China’s engagement abroad seeks to serve as an alternative model to democratic rule, showing how liberal principles are not the path to peace and prosperity. An ITF panelist bluntly stated that for China, the concept of democracy has always been a Western value. From China’s view, the global state of affairs indicates clearly that democracy has failed, and that China’s system of checks and balances produces the best leaders that ensures sustained prosperity and peace. These sobering words drove a flurry of discussion, as China’s system is based on repression and uniquely derived from Chinese history, not easily replicated in other parts of the world. 

China’s rise has obvious implications for the Indo-Pacific region. Its prevalence is exacerbated by the U.S. withdrawal from the multilateral system. The shifting geo-political balance exposes the fact that there is only one country that is actively engaging in the Indo-Pacific region — and it is not India. Indian foreign policy has developed into four different strands: idealism, realism, imperialist legacy, and isolationism on global conflict. Historically, India’s foreign policy has been based on self-interest and engagement with neighbors to retain stability. India now, in the face of rising China, needs to establish alliances with friends abroad to regain balance with China, and stabilize the region — but participants were hesitant to indicate that support would be forthcoming from the Western world. One discussant frankly stated “threats to India have rarely been recognized as threats to the global concept of democracy in the past.”

ITF discussions highlighted the perils of being progressively reliant on technology, particularly in India where biometric information is used more frequently without adequately constructing a cybersecurity system to protect that data. Digital colonization is an issue plaguing India. The state serves as the collector of data to prevent corporations from collecting that data, it does not protect the individuals’ rights and the risk of data breaches is incredibly high. The concept of an Aadhaar card to facilitate easier engagement in political and economic spheres of life for the masses is empowering — until the data is breached. The lack of conscious consent every time the card is used is a recipe for disaster. One panelist compared the attitudes toward data collection in India to cancer, stating “if you are smoker, you don’t worry about the health implications until your doctor tells you there’s an issue with your x-ray; similarly, in India, we don’t worry about privacy until our data is breached.” Technology has the ability to be transformative in information-sharing and production mechanisms but is susceptible to manipulation. Reliance on technology as a silver bullet oversimplifies the problems many nations face today. A combined toolkit of trade, military, and power — as well as technology — are needed for the sustainable prosperity, security and stability of nations.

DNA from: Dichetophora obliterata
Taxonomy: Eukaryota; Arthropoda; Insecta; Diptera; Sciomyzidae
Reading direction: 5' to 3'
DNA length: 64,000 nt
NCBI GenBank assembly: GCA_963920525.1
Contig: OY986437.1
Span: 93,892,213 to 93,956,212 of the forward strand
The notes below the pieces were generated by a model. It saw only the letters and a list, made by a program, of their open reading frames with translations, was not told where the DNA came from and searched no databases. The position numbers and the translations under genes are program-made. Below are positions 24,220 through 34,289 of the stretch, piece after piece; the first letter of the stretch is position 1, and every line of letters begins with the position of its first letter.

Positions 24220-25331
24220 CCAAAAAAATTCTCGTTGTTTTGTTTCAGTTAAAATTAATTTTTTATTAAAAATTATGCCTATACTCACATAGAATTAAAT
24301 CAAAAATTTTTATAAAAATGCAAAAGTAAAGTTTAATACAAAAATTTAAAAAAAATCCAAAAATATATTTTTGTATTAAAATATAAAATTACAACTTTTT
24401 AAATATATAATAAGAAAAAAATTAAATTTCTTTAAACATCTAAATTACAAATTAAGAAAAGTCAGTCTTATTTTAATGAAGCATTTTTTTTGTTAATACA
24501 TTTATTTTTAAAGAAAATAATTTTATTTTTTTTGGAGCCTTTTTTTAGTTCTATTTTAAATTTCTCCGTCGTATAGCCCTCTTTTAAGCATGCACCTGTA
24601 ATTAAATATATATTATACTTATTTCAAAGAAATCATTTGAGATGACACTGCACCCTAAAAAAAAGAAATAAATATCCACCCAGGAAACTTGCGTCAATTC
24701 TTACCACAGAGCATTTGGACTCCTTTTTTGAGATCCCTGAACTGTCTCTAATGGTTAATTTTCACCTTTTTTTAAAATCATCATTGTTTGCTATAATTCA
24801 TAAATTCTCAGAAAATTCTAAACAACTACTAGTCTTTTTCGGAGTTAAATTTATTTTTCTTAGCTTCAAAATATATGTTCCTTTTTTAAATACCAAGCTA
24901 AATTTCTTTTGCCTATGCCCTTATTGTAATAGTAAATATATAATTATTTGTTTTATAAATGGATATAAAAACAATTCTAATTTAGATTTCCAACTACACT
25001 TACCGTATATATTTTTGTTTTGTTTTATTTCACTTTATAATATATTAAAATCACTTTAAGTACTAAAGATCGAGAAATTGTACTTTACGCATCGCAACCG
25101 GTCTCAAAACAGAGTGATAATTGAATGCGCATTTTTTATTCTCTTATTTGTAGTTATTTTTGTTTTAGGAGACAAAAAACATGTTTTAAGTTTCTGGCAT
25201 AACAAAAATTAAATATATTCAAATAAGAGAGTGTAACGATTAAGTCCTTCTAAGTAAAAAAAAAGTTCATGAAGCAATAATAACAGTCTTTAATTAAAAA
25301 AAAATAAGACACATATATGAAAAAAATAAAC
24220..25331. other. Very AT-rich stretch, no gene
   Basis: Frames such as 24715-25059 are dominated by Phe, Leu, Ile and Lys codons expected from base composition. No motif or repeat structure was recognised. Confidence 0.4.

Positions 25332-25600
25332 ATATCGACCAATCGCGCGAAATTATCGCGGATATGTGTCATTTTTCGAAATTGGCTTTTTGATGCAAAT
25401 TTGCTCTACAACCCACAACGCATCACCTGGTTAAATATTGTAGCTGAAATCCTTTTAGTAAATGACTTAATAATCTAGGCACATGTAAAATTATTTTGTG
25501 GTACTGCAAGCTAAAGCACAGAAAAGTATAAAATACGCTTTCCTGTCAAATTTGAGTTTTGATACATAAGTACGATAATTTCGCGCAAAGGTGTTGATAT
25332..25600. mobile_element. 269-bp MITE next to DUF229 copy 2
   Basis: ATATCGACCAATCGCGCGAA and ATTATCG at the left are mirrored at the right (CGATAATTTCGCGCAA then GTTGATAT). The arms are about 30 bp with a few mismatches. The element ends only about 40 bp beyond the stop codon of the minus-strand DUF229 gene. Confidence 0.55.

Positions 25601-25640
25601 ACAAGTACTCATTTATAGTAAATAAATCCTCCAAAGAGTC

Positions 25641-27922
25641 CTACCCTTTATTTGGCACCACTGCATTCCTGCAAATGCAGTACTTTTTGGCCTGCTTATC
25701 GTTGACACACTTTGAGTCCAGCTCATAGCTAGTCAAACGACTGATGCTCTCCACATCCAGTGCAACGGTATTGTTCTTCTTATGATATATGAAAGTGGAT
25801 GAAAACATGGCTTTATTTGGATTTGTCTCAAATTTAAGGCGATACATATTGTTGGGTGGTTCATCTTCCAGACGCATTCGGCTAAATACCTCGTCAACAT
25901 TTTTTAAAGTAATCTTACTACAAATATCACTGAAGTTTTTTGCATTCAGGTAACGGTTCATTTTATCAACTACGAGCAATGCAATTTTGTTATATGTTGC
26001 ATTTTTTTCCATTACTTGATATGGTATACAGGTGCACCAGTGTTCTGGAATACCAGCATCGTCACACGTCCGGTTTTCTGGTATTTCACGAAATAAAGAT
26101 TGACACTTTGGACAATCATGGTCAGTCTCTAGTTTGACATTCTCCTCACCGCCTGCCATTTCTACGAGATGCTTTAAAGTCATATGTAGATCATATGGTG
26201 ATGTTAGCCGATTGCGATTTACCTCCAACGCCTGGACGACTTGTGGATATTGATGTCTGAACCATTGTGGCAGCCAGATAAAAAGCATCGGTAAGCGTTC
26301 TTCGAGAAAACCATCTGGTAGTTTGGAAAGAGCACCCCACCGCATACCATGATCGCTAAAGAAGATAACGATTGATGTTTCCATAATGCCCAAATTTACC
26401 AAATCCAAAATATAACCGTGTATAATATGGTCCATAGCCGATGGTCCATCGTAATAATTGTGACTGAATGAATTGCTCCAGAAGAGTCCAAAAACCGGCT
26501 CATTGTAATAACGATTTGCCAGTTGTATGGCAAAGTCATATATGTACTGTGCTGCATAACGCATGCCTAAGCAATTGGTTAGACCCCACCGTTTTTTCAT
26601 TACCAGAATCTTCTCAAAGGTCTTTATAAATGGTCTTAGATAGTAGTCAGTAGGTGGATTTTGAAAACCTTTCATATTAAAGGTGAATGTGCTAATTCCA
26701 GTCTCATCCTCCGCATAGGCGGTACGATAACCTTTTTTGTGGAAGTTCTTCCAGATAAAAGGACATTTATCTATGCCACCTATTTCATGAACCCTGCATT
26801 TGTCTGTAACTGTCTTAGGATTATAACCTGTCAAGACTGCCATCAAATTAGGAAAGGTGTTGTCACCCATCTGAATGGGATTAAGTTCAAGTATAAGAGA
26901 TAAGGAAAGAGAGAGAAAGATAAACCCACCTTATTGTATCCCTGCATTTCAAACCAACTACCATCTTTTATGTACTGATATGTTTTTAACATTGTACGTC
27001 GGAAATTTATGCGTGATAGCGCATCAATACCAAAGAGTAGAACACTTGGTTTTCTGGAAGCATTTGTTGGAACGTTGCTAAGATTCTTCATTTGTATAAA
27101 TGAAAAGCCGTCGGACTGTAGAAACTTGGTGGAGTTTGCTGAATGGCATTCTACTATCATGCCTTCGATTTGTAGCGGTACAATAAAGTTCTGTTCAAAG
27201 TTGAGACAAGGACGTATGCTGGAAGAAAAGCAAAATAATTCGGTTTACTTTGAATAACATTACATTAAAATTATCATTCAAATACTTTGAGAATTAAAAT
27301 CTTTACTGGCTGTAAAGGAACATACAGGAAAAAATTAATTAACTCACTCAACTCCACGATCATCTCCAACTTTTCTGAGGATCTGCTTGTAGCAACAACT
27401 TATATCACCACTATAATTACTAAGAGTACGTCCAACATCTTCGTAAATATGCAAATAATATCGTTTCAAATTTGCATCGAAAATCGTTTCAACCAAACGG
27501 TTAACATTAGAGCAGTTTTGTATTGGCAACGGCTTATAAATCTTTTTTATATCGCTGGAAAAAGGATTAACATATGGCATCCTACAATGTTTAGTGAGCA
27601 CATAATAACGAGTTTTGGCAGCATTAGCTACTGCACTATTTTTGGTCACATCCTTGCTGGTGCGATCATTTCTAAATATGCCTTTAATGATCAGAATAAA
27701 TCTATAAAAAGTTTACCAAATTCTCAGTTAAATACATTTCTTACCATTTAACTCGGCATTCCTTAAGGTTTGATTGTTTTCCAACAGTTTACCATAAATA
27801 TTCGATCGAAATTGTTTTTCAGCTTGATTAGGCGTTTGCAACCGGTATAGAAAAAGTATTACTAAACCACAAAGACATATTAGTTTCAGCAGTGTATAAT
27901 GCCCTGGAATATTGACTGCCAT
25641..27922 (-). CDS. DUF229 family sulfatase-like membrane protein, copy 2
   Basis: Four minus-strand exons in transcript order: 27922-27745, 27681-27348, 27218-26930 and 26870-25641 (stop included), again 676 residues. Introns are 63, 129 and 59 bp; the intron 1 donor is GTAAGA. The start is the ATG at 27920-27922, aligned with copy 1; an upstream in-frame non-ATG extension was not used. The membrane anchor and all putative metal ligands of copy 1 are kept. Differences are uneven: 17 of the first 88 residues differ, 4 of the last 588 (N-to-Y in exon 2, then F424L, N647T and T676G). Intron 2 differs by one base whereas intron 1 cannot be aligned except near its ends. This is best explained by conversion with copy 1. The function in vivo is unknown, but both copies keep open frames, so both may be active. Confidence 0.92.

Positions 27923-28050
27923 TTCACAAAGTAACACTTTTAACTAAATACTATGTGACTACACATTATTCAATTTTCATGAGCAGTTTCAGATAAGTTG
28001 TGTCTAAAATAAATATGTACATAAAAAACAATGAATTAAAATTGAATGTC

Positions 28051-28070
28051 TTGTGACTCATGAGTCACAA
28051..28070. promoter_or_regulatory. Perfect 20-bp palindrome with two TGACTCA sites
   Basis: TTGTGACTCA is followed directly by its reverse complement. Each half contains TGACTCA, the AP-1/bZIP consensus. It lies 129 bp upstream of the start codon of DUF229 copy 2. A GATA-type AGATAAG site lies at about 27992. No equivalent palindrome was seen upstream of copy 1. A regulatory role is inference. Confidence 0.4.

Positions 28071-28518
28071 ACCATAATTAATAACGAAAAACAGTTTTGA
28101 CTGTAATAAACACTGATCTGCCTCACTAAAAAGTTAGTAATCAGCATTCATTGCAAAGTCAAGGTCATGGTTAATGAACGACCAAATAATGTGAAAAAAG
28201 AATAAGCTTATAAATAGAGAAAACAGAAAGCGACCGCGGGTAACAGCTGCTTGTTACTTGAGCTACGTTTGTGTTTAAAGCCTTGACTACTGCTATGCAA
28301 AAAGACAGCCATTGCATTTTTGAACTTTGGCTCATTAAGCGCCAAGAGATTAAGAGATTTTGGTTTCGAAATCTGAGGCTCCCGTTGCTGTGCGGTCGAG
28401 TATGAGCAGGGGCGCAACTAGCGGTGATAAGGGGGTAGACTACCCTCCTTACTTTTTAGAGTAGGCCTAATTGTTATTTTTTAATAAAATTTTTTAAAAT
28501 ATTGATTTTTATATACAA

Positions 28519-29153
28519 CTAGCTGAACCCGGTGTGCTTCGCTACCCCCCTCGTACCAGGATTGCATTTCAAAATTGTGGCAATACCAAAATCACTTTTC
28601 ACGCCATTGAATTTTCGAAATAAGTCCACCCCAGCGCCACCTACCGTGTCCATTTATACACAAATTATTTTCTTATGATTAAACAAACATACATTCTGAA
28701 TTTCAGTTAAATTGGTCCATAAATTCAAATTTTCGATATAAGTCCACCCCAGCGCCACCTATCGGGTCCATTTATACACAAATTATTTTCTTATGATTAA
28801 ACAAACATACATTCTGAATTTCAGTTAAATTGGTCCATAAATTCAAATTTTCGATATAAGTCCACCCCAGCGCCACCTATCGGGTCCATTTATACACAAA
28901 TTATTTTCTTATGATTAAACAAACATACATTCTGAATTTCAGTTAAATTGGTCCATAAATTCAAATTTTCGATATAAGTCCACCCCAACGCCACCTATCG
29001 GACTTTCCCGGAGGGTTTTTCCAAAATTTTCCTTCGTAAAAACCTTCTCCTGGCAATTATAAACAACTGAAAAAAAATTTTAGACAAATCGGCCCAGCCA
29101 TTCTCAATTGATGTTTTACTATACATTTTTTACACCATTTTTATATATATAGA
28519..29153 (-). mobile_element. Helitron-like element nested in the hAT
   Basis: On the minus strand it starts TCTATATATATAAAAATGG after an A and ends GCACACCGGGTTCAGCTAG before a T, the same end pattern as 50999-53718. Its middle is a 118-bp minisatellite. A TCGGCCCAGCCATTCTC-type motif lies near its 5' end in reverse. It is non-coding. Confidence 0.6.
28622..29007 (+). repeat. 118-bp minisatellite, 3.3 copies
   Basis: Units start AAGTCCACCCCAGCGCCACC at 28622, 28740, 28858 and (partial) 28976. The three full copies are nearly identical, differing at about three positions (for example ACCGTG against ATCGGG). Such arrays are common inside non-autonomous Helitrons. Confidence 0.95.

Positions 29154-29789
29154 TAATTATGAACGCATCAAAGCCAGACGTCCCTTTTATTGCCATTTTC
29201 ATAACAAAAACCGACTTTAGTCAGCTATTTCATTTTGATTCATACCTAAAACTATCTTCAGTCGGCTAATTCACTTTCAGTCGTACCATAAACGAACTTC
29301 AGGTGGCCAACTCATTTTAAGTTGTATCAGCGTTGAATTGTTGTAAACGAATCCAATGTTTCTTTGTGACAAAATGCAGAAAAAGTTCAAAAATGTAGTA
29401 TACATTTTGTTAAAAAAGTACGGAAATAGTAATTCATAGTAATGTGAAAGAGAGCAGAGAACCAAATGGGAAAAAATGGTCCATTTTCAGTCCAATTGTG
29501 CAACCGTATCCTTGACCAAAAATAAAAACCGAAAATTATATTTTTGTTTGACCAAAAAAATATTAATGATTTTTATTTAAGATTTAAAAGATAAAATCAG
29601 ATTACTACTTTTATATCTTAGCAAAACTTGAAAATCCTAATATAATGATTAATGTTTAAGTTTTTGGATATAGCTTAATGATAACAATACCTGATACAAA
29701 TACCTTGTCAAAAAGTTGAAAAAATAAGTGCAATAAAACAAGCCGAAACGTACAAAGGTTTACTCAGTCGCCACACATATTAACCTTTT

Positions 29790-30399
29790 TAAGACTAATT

The 14th India Trilateral Forum, hosted by ORF, GMF, and the Swedish Ministry of Foreign Affairs brought together policymakers, thought-leaders, civil society members, and private sector representatives to discuss the state of India­–Europe–U.S. relations.